Associate Professor, Department of Ethnic Relations and Culture, National Dong Hwa University

  • 族群 / 漢族
  • 學歷 / 密西西比州立大學(Mississippi State University), 社會學研究所, 博士 (2001)
  • 專長 / 族群關係、台灣原住民研究、性別研究、家庭社會學、勞動研究
This draft represents author’s preliminary thoughts. Please do not quote or cite without author’s permission.

Female labour has always been my concern over the years, such as the gender separation in the public and private spheres, the fragmentation and invisibility of female labour in the private sphere, and the low wages of women in the workplace or different pay for equal workload. These issues are related to the more traditional female labour. But later, I gradually discovered that these issues tend to fall into the gender duality mind set. In fact, it is relatively inconsistent with phenomenon. The real phenomenon is a more complicated process intertwined with the aspects of class and ethnic groups, so I slowly turned my attention towards these aspects, more specifically on the observation of the weaving work of women in Taiwanese pan face tattooed ethnic groups. In the traditional gender division, weaving is a quintessential work for women, but how does it represent itself in contemporary society? What contribution do indigenous women make when they face traditional knowledge in contemporary society from the perspective of de-colonialize feminism? Although they did not clearly state that they were going to decolonize consciously, in the face of the new environment and the continuation of traditional craftsmanship, how could they give new forms and new nutrients to the weaving in the new era?

In recent years, I have been paying attention to the production and reproduction of the female weaving culture in the pan face tattooed ethnic group, mainly observing two cases in the Hualien area. The first is in the hill tribe of Zhuoxi Township in Hualien. The tribe is composed of a small number of East Seediq formed by the Duta ethnic group, a very high percentage of women in this tribe still perform traditional weaving. This type of weaving is not intended to be a cultural industry, but to conform to the custom of intergenerational cultural inheritance. I give it a concept called “Endogenous”. In my observation of weaving in recent years, there are two types of developments. The other is called “extrapolative”, which is a a type driven by external influences for industrial development, combining weaving with the market. “Endogenous weaving” is the weaving culture inherited from the early life styles of the elderly and the daily labor of the tribe. This weaving culture does not generate pressure from market goods, but because the labor of the previous generation continues, it passes down like this as the process of inheritance. There are certain conditions for their labor, such as a network to learn from each other, a marriage custom with fabrics as a dowry, or a belief in Waya, because such customs and beliefs have allowed them to continue the weaving from their inner culture habit. In the past few years, my observation concluded that weaving in many places is more extrapolated. However, in the hill tribes, I found that this group of elderly people continued to have a more endogenous weaving pattern.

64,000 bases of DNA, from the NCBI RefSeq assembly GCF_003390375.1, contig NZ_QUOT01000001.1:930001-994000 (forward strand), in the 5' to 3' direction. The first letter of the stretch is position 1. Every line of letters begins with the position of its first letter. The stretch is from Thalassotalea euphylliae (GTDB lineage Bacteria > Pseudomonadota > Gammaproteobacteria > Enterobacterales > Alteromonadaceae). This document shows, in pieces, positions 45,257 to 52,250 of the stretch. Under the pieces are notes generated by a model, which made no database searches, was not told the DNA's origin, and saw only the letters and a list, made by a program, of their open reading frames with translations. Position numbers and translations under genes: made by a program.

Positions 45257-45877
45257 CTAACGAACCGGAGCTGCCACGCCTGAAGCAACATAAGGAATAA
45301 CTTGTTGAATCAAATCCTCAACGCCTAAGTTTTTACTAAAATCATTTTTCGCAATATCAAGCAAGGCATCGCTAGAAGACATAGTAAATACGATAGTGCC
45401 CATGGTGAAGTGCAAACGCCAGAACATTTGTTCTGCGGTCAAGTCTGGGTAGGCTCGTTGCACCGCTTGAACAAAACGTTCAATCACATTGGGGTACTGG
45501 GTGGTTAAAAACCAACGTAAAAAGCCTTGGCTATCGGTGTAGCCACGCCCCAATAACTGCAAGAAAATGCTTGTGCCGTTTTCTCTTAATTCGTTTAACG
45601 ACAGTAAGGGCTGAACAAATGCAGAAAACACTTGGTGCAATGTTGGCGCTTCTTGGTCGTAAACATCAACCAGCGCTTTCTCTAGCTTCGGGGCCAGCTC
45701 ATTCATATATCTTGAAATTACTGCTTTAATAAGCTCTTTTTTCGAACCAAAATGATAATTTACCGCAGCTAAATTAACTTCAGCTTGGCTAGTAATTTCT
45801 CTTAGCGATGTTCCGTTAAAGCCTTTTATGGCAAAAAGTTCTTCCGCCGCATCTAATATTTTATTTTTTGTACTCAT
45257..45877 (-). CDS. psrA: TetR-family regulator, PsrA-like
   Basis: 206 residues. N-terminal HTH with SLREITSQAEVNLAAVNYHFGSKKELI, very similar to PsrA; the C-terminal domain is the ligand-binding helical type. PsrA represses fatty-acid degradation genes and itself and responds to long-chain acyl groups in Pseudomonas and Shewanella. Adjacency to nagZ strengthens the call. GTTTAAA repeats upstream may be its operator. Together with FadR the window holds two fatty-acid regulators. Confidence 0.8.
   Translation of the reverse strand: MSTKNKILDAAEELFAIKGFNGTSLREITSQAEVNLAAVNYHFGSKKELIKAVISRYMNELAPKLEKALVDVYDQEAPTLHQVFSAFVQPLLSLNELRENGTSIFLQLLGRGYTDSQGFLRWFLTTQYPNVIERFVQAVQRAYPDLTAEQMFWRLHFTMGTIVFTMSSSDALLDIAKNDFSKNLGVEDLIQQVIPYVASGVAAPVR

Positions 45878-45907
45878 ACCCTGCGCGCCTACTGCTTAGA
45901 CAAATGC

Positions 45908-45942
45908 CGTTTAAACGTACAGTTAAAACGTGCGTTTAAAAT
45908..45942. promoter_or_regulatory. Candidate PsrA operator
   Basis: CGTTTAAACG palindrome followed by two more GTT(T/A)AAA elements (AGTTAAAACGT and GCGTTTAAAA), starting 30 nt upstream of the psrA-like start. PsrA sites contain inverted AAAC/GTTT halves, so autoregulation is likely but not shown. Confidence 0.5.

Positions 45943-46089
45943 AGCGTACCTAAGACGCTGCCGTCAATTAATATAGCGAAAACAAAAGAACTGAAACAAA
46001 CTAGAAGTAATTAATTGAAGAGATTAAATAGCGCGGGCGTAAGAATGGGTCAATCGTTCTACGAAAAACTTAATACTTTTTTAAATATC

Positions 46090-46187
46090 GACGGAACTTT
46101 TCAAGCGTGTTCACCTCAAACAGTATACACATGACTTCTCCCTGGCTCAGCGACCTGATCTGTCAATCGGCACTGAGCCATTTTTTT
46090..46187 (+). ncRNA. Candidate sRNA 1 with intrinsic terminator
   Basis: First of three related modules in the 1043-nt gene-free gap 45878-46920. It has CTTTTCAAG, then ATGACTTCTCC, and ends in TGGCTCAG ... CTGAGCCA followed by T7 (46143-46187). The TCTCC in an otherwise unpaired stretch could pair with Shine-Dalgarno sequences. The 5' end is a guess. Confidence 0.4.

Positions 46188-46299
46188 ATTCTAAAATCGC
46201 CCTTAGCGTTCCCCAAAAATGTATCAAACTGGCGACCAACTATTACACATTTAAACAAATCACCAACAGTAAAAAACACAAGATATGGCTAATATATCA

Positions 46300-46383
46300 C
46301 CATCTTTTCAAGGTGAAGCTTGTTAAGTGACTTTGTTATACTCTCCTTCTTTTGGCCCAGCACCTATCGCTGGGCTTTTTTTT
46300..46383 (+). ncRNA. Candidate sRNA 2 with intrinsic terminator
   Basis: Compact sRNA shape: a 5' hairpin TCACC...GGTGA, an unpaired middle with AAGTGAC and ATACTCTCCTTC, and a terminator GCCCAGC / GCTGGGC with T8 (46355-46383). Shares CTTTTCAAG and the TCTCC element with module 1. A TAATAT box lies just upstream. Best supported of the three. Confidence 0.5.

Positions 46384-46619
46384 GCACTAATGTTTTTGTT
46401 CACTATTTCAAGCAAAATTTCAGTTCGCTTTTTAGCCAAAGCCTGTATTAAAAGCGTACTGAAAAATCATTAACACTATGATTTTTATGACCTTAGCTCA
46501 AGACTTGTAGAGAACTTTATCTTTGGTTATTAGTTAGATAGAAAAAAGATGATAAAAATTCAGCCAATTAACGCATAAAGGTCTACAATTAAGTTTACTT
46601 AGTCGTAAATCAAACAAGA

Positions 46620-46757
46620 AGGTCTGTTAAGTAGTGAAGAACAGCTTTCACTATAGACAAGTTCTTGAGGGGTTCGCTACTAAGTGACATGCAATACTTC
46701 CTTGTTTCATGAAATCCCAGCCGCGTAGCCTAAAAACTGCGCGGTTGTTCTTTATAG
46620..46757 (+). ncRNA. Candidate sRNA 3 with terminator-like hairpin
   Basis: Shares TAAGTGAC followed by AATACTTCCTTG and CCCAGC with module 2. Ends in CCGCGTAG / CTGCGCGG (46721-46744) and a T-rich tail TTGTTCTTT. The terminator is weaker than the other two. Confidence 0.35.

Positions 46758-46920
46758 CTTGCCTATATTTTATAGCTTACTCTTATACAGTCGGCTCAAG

In addition, the Shuiyuan tribe is the Taroko tribe near Hualien City, and its weaving style has both “endogenous” and “extrapolative” properties. There is a group of younger Taroko women in this tribe. They formed a group called “Mwaray da” that learns to weave from each other. They do not only continue the weaving pattern of the elderly, but also continue the weaving labor of daily life for their families, which demonstrates more possibilities in terms of diversities. For example, they negotiated with the National Taiwan Museum of Pre-History, went into the museum’s warehouse to observe old fabrics up close, and then weave back traditional clothes, as well as tracing back the long lost techniques with patterns. They also hold exhibitions. Generally, it seems that only artists do exhibitions. However, they challenge this stereotype, showcase and explain the objects they have woven, and tell the story of weaving with confidence. They are also weaving and inheriting in kindergartens, primary and secondary schools, and even high schools and universities. At the same time, they are also creating micro-economic industries. Therefore, weaving in the young generations carries out multiple involvement and display. From this, I describe them as “micro-resistance aesthetic groups.” Through weaving, they do not only achieve cultural heritage, but also achived the completion of “beauty.” I have participated in the return of ethnic identity and skills/memory to resist mainstream social stereotyped impression of indigenous women, so I address them as “micro-resistance aesthetic groups.”